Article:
Tourism revenue fell by $6.2 million last year from 2018, but Georgia’s Rome Office of Tourism is predicting a better future ahead.

Highlights of new initiatives were presented Wednesday along with the office’s annual report to the Greater Rome Convention & Visitors Bureau board of directors.

Renovating the Rome Area History Center on Broad Street and creating the Rome mascot “Capi,” based on the mythical Capitoline Wolf, are among the changes noted by Tourism Executive Director Lisa Smith. Goals for 2020 include increasing special events rentals at the history center and ensuring a variety of interesting sporting and other events.

Smith said the cancellation of the Wings over North Georgia air show was one of the main reasons economic impact revenues dipped from $19.4 million in 2018 to $13.2 million in 2019.

The loss of that annual show alone cost the area $3.6 million, she said.

“For anybody out in our citizenship who run any kind of place or work at the airport, it is a significant impact,” Smith said.

WONG chief of staff and GRCVB board member Tina Talton assured the board the air show would be back this year, scheduled for Oct. 24 to 25.

“We still get people who tell us how much the show positively impacts their business,” Talton said.

Also absent from Rome’s schedule last year were two USA Track & Field events that represented a loss of $1.2 million. Fewer Jehovah’s Witness conferences — causing a $947,000 dip in income to the city — and fewer reunions being booked, for a $474,000 loss, also affected the bottom line..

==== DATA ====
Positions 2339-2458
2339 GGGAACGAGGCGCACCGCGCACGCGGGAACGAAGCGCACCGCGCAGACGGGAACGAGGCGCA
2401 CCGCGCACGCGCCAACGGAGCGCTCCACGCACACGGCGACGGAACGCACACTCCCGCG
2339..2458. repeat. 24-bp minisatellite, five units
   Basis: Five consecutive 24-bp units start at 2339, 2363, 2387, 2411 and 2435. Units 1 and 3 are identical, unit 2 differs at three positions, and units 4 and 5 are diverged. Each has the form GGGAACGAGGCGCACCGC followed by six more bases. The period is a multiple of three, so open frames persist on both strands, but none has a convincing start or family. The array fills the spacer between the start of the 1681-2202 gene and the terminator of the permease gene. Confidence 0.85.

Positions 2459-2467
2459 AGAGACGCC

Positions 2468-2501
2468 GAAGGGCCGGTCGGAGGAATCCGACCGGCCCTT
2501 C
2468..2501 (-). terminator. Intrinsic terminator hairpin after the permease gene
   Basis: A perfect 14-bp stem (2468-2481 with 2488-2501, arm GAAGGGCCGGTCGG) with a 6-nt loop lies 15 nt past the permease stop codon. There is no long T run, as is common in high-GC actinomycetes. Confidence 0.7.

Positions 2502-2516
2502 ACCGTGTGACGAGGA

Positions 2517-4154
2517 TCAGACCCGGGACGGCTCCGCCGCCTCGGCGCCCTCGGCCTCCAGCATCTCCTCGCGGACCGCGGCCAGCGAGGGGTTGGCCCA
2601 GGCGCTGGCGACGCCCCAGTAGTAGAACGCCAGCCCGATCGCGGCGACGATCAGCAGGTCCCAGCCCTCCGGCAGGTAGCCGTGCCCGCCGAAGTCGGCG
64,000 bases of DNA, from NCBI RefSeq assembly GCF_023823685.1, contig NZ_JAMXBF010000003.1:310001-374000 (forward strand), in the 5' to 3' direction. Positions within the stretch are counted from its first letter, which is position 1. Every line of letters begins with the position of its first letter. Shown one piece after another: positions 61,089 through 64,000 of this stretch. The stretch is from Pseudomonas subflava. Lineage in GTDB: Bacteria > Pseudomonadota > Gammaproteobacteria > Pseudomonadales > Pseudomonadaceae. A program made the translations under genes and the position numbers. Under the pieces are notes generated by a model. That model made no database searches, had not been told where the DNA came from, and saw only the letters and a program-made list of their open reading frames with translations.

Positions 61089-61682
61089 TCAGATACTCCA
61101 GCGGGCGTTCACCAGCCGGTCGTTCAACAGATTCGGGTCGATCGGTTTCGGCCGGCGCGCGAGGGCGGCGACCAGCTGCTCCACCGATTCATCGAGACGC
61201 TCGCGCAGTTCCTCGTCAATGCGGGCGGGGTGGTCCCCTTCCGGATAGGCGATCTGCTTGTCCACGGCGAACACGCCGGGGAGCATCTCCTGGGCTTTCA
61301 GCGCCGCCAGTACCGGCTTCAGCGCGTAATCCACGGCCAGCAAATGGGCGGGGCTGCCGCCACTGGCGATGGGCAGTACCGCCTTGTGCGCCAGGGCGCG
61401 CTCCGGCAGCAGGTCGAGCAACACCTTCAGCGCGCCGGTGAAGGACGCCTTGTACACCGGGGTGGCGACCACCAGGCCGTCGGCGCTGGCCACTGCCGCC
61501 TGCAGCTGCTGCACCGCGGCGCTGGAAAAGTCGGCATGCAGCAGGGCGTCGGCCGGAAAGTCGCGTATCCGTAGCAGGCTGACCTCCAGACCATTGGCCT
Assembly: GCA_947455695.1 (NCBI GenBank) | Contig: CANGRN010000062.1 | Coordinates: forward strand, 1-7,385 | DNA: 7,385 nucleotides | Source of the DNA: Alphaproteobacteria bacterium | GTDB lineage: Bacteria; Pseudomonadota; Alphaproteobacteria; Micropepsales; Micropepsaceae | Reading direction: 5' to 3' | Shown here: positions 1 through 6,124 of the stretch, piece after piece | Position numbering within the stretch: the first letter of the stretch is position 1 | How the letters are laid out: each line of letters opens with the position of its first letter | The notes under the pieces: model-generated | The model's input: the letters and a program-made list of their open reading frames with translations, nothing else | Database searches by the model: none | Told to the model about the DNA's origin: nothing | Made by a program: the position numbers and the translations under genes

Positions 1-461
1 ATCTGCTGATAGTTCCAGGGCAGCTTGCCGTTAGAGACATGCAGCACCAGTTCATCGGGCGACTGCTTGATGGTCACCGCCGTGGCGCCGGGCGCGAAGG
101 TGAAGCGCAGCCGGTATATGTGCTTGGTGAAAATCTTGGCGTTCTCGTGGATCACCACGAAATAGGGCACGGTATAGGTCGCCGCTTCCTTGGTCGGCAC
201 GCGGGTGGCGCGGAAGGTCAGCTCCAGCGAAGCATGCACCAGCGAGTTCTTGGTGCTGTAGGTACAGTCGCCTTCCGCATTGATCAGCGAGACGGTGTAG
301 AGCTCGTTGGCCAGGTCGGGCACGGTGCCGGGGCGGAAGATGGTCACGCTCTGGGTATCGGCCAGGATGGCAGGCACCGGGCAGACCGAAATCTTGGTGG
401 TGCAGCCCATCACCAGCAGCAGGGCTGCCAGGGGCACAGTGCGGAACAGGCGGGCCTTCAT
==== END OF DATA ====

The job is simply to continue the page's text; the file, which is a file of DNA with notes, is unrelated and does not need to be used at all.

The 2019 annual report also contained good news, Smith said, of high-earning events that show how successfully the tourism staff and other local movers and shakers can sell Rome to outsiders:

The Rome River Jam had a total economic impact of $950,000; the North Georgia Balloon Festival brought in $726,900; the Going Caching! event brought $471,545; the USTA GA Adult League Championships represented $460,400 and the Schnauzerfest brought in $416,250.

The U.S. Travel Association’s most recent report looks at the total impact of travel and tourism in Rome and Floyd County in 2018. It shows a 7% steady increase in travel, payroll and tax revenues from year to year was alive and well with a total estimate of $169 million — or $463,178 per day.

During 2018, the local tourism industry employed 1,460 people and travelers to the area generated $6.81 million in state tax revenue and $4.94 million in local tax revenue.

In comparison, tourism expenditures in 2008 were about $114 million, according to the U.S. Travel Association’s calculations, which are always a year behind.

For 2020 and beyond, Tourism Communications Director Kristi Kent revealed the latest creative endeavor — the mascot “Capi” aimed at generating interest in Rome’s history for younger Romans.

“It was an office brainstorm, thinking about the best way to relate to kids,” Kent said after the GRCVB board meeting. “The Capitoline Wolf is a big part of Rome history and we’re trying to tie everything happening at the museum and elsewhere to Rome’s history. So it went from finding a plush toy to creating digitized images and activities to eventually an actual costumed Capi character. Kids will love it.”

Smith, too, has become energized by the increased activity already happening at the RAHC. From upgrading the third-floor event space with new lighting, a 24-speaker sound system, 150 new chairs and an order of cocktail tables, her office already has received bookings for 24 private events — compared to only a handful in 2019.

Smith told the board she and historian Selena Tilly will be knocking out walls and beginning to build new pathways in the museum on Sunday and Monday.

“The basic plan is to not have a bowling alley feel, but to have a maze that takes you through and cuts you around,” Smith said. “You’ll start seeing changes every time you come through. We’re very excited.”

Recommended for you